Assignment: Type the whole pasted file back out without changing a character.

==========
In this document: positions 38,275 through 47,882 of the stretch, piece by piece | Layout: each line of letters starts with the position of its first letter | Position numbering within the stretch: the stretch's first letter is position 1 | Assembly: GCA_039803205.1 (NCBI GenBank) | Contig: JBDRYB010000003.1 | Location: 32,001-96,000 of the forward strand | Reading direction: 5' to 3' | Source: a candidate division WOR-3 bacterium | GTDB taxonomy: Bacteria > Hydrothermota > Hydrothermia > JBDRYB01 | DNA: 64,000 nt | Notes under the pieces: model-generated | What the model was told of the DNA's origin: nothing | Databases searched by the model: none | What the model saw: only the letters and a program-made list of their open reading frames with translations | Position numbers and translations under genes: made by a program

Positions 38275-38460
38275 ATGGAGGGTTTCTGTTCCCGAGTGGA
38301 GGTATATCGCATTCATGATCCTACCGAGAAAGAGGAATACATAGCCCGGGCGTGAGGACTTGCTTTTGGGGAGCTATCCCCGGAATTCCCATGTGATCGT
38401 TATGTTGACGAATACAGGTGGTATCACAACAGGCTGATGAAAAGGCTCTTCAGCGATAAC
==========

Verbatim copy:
In this document: positions 38,275 through 47,882 of the stretch, piece by piece | Layout: each line of letters starts with the position of its first letter | Position numbering within the stretch: the stretch's first letter is position 1 | Assembly: GCA_039803205.1 (NCBI GenBank) | Contig: JBDRYB010000003.1 | Location: 32,001-96,000 of the forward strand | Reading direction: 5' to 3' | Source: a candidate division WOR-3 bacterium | GTDB taxonomy: Bacteria > Hydrothermota > Hydrothermia > JBDRYB01 | DNA: 64,000 nt | Notes under the pieces: model-generated | What the model was told of the DNA's origin: nothing | Databases searched by the model: none | What the model saw: only the letters and a program-made list of their open reading frames with translations | Position numbers and translations under genes: made by a program

Positions 38275-38460
38275 ATGGAGGGTTTCTGTTCCCGAGTGGA
38301 GGTATATCGCATTCATGATCCTACCGAGAAAGAGGAATACATAGCCCGGGCGTGAGGACTTGCTTTTGGGGAGCTATCCCCGGAATTCCCATGTGATCGT
38401 TATGTTGACGAATACAGGTGGTATCACAACAGGCTGATGAAAAGGCTCTTCAGCGATAAC